I read an article recently about how high the suicide rate is among young folks worried about their exam results. They actually believed that their lives would not be worth living if they didn’t pass the maths or science exams. Eternal shame on whoever told them that!

It’s all a hoax. Life will be different, but it does not end just because your child does not become a doctor or lawyer! Who do these parents think they are to try to live their child’s life for them? I view putting this level of pressure on a child as nothing less than child abuse. At the very least it’s disrespect, not allowing them to be the unique individual that they are, but forcing them to conform to an inhumane system that only wants robots.

Of course, society has its input too in the way that ‘success’ is judged. I saw a photo of David Cameron and a group of his fellows at Eton this week. The newspaper described what they had all done with their lives. It was the usual list of financiers, entrepreneurs and politicians with one exception. They called him ‘the dropout’. One bloke had gone to the Far East and started his own aquatic tourism business. He lived there with his wife, a local girl, and their children. The tone of the small piece was that he should feel ashamed that he’d squandered his privileged upbringing.  We should shun him for not living up to their expectations.

I felt the opposite – I think he’s the only true success. He’s probably the only one of the bunch who is truly happy with his life. He’s expressing his uniqueness, doing what he loves to do surrounded by people who love him – that is the true meaning of success. He may not be a billionaire but he has much more valuable things – peace of mind, Love, contentment. May he continue to thrive.

People do seem to forget that none of these young men chose to go to Eton. Their parents chose to send them away to be indoctrinated from a young age by strangers. Therefore, to judge them harshly because of it is stupid, but people do it every day. I feel sorry for them when I think of the upheaval of leaving your family at age 7 to live among uncaring strangers. To think of growing up only surrounded by those of your same sex and social class horrifies me. The men in that picture are now running our country. They were raised in a very rarefied atmosphere that bears little relation to the world the rest of us live in. It goes some way to explaining why they are so emotionless and uncaring of the consequences of their actions on anyone else. This applies to all the political and business classes now as they all, with noble exceptions, went to private and exclusive schools.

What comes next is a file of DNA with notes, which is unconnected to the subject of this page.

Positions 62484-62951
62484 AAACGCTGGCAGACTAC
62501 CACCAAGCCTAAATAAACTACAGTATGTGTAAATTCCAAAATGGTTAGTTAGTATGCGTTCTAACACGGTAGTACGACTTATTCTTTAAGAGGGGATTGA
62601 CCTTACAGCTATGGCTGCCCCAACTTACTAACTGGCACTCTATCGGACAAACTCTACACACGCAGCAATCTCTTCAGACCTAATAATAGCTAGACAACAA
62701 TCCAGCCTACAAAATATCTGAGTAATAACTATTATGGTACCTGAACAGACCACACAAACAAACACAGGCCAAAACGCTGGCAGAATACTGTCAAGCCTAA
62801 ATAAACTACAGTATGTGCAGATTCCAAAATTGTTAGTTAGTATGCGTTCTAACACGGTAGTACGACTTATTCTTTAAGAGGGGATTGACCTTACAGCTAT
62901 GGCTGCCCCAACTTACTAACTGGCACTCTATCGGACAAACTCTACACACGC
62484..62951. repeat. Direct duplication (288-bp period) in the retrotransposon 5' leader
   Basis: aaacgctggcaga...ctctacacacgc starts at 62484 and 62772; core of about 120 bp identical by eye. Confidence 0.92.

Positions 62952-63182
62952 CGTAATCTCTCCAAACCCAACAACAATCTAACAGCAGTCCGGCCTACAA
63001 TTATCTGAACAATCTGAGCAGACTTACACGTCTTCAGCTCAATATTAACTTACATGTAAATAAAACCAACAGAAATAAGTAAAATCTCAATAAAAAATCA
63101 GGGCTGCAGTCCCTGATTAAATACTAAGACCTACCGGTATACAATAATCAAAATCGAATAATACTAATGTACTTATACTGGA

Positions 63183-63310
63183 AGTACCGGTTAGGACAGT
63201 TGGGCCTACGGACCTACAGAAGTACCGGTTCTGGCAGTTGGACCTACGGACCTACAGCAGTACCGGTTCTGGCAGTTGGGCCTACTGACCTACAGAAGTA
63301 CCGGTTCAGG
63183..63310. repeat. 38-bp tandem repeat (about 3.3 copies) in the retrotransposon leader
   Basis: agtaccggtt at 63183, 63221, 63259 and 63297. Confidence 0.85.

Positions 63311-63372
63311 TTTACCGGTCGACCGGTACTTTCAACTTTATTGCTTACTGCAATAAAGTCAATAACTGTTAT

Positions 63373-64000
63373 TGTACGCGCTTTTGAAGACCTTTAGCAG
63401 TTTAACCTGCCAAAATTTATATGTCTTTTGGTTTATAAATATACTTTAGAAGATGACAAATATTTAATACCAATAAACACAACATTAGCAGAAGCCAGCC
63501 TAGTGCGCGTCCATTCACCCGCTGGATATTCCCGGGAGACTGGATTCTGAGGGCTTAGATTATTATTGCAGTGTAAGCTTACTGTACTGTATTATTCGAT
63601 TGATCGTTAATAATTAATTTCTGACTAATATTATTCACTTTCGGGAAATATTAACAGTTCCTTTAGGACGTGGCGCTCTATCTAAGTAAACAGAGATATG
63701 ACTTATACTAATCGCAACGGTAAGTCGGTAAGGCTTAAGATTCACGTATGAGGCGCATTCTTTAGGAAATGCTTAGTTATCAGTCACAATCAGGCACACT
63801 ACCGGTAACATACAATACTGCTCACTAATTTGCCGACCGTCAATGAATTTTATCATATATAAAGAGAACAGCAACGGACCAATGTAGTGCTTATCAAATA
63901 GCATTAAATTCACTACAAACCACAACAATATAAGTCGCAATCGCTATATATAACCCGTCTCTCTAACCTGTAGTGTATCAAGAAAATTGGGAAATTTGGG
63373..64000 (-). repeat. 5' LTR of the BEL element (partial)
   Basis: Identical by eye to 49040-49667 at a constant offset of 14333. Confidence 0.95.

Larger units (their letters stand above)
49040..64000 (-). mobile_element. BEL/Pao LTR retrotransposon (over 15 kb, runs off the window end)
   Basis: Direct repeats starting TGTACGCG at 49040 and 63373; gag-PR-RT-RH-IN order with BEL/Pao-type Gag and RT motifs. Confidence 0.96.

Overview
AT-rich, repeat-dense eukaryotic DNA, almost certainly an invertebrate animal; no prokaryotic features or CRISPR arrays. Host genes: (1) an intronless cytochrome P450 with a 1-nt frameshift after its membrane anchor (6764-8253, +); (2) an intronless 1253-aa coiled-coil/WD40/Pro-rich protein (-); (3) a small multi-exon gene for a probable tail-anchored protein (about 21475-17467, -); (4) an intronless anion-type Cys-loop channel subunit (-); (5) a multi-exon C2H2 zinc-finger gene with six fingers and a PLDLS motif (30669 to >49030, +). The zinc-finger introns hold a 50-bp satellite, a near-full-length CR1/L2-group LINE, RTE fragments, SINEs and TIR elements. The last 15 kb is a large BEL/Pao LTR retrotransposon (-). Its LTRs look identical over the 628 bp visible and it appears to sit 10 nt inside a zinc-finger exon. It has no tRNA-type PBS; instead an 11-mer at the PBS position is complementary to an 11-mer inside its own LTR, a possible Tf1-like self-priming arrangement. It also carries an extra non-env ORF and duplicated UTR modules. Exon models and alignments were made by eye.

Every day we see the rich scampering around like chickens without heads in their quest for more and more money. (Tony and Cherie Blair come to mind here). They are fools. They don’t seem to realise that there will never be enough money to satisfy them. I’ve never wished to join their ranks, hence to most I am a failure.

I see this every time someone asks me what I do. I see the dismissal in their eyes when I say I’m a healer or an artist or back in the day when I proudly said ‘I’m a mum’. None of these things make you rich you see, therefore in most people’s eyes they are irrelevant, hence I am irrelevant. These people are wrong.

They are stuck firmly into the Matrix. I feel sorry for them too. When you don’t realise you are stuck in a mind prison, or Matrix, you do nothing to try to escape from it. You will be stuck in the continuous cycle of unsatisfying life after unsatisfying life until you become conscious to it and pull yourself out.

I have a degree, in Fashion Merchandising, but chose to stay home to raise my sons rather than pursue a career. I have never regretted that decision. Still I encounter those who say I ‘wasted’ my degree. They don’t understand that all our experiences form our life, all are valuable. They think I wasted it by not using it to make lots of money. They say I miss the point of Uni. I say they miss the point of life. I say they should stop focussing on money and start focussing on what really matters. I now have qualifications in several forms of healing and herbalism, but I don’t use those to make money either. I do not consider myself a failure and don’t really care if others do – they are entitled to their opinion.

So, what is the solution to exam stress? Stop putting stress on the kids who are taking them. Simple as that. Show them that it really doesn’t matter. Life continues regardless, happiness continues regardless. There are loads of examples of people who didn’t pass exams well but have gone on to live productive, happy, even wealthy, lives.

I am proud to be a ‘dropout’ of a profoundly sick society. Life is what we make it, it’s as simple as that.